The subject (such as it is) of "waves" is enormous. Practically,
all the physical and engineering sciences use concepts such as
eigenmodes, resonance, and dispersion which fall under this general area.
Such is the breadth and applicability of this subject that
it is often said (only half jokingly) that as a scientist
your goal should be to reduce every phenomenon to the simple
harmonic oscillator. Beyond being just tremendously useful,
this subject is also mathematically beautiful. Most of the
fundamental areas of applied mathematics (functional analysis,
integral transforms, asympotics, etc.) arise quite naturally
when we try to solve "wave" problems.
This course is really an attempt to combine three courses into one:
(1) a traditional waves course taken by most physics undergraduates,
(2) an applied mathematics course in linear algebra and PDEs, and
(3) a course on waves in geophysical fluids.
(1) and (2) are rarely seen together, and (3) assumes you already
know everything taught in (1) and (2)! Most of you are eager to get
to the applications (to ocean-atmosphere waves, etc.), and we will.
Unfortunately (or fortunately, depending on your point of view)
a lot of conceptual and mathematical ground has to be covered before
we can quantitatively treat a problem as complicated as, say, Rossby
adjustment. This does not mean, however, that the course will be "too
"abstract and mathematical". In fact, we will encounter and solve plenty of
"practical" problems (such as computing eigenmodes and phase speeds in the
WKBJ limit). Whether this experiment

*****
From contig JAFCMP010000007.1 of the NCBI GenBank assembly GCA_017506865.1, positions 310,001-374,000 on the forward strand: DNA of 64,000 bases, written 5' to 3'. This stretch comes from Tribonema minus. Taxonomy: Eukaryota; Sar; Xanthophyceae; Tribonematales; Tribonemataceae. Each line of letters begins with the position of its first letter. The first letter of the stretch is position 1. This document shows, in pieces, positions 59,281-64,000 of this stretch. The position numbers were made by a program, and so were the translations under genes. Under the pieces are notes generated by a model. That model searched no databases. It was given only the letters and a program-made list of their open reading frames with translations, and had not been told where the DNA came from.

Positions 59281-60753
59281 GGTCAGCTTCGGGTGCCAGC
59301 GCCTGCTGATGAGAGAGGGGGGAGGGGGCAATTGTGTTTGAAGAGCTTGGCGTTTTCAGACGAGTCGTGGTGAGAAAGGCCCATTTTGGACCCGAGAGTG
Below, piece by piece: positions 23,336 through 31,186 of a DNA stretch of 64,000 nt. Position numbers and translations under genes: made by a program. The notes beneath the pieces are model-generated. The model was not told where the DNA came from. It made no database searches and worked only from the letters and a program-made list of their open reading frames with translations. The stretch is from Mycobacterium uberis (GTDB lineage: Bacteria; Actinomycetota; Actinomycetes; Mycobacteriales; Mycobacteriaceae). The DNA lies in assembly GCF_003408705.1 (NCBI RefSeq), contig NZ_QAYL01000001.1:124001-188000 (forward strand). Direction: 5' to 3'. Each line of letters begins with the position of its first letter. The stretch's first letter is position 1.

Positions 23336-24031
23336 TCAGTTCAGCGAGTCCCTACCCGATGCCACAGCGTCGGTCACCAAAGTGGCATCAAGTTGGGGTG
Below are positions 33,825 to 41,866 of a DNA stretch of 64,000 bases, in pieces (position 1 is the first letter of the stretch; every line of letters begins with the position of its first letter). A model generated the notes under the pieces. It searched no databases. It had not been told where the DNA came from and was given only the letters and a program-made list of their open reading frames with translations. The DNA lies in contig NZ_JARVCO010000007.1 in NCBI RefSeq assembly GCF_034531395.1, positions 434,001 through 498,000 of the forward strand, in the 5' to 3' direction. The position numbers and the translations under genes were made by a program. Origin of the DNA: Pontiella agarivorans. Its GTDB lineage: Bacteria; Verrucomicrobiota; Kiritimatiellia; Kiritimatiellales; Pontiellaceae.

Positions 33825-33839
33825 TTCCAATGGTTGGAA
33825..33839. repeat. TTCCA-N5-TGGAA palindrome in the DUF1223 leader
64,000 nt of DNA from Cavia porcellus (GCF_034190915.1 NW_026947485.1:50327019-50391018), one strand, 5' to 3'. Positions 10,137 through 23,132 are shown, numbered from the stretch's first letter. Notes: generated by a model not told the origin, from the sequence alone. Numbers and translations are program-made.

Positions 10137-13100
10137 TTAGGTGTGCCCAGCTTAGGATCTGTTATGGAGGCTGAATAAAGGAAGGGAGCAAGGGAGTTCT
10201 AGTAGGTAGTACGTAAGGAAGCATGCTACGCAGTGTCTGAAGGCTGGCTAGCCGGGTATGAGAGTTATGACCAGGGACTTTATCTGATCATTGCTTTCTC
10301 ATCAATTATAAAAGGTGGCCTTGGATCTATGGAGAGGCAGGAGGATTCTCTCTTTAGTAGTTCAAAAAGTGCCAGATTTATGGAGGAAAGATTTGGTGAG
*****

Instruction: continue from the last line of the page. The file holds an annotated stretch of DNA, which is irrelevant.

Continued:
to teach such vast subjects in a unified way will succeed
remains to be seen, but to get the most out of this course I
highly recommend you do the homework and attend the occasional
recitation.
Schedule Class meets Mondays, 10:30 AM - 1:00 pm, at Lamont (Geochemistry Seminar Room).
Required Textbook: Vibrations and Waves, A. P. French (Norton).
Other Recommended Textbooks for Reference:
Vibration and Waves in Physics, I. Main (Cambridge).
Atmosphere-Ocean Dynamics. A. E. Gill (Academic Press).
Elementary Applied Partial Differential Equations, R. Haberman (Prentice Hall).
Geophysical Fluid Dynamics, J. Pedlosky (Springer).
Mathematical Methods in the Physical Sciences, M. Boas (Wiley).
Physics of Waves, W. C. Elmore and M. A. Heald (Dover).
Vibration and Sound, P. M. Morse (Acoustical Society of America).
Waves in the Ocean, P. LeBlond and L. Mysak (Elsevier).
Books on Reserve:
French, Main, Gill, and Haberman will be on reserve in the Geoscience library.
Contact Information:
Samar Khatiwala
Oceanography 201
Lamont Doherty Earth Observatory
Columbia University
Palisades, NY 10964
Email: spk@ldeo.columbia.edu
Phone: 845-365-8454
Fax: 845-365-8736
Useful Links:
samar khatiwala